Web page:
On my property there is an old little one-room house that someone built an outbuilding around. The inside still has the original ceiling and small, winding staircase, but otherwise has long been uninhabitable. I have a picture of my house from 1891, so I assume this smaller house is probably about ten years older, based on when the people started settling this county.
In this picture from this winter, you can see where the original house is, with its small upstairs window, and the part (on the left) where it was added on to.
One day I hope to turn it into an enclosed workshop with electricity, heating and air, but until I get about a million other projects done around here about all I can do at the moment is clean it up. When I first moved in, it still had tons of cans that had been stored there from when my dad lived here. He had wanted to take them in to donate towards a kid's camp, but was never able to find the time. Unfortunately the bags of cans were torn open by mice, making it just that much harder to get everything cleaned up.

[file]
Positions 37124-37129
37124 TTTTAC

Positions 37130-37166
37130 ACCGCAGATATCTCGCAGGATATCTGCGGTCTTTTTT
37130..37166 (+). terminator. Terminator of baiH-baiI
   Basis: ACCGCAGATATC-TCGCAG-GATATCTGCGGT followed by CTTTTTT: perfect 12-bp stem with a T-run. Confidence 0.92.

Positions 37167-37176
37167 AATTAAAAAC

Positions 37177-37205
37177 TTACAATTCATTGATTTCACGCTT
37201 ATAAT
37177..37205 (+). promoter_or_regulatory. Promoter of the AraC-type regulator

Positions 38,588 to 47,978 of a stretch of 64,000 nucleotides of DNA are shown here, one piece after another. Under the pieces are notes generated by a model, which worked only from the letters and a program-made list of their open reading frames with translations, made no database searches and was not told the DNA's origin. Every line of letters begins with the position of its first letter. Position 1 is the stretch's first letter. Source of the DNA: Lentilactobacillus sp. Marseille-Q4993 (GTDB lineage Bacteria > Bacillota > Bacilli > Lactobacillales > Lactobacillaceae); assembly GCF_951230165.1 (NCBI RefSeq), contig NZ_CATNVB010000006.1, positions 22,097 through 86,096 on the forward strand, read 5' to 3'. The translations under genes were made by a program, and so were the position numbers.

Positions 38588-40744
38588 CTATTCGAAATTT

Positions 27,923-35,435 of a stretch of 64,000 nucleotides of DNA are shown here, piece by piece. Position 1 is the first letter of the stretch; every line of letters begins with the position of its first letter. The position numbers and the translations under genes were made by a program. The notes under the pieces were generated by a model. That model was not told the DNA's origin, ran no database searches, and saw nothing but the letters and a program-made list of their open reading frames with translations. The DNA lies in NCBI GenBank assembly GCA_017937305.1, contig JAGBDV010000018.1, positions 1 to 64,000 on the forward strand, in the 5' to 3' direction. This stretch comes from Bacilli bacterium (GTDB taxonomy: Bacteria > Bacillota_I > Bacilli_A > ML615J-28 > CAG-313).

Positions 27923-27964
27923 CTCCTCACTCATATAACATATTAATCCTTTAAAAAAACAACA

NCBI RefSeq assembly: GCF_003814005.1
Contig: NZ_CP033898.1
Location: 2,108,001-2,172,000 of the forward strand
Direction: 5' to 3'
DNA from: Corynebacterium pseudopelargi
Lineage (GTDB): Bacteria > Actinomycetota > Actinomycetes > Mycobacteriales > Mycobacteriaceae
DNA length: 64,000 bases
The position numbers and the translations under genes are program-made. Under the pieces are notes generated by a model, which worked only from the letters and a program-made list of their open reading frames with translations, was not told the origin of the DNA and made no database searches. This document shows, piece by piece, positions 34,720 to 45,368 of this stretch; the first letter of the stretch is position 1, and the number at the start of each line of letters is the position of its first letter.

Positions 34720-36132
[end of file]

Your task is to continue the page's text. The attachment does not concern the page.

By the time I cleaned them up and took them to town, it ended up being a lot of cans!
It was such an unorganized mess....
...that I finally got cleaned up this week! It doesn't look like much, but it was several full days worth of work. Installing new plexiglass over the old windows alone took me almost a full day. I had to remove all the old nails, old glass, and an ancient shelf that had been put in the one window, plus try not to get stung by the bees that have their nest just on the other side of this wall (see the dark spot on the right from their hive?).
All that is left on the floor is the planks for my new horse trailer floor and a few pieces of wafer board that will soon be installed as an attic floor.
Oh, and some chicken poop. Thanks, guys.
No rest for the wicked--or the chickened,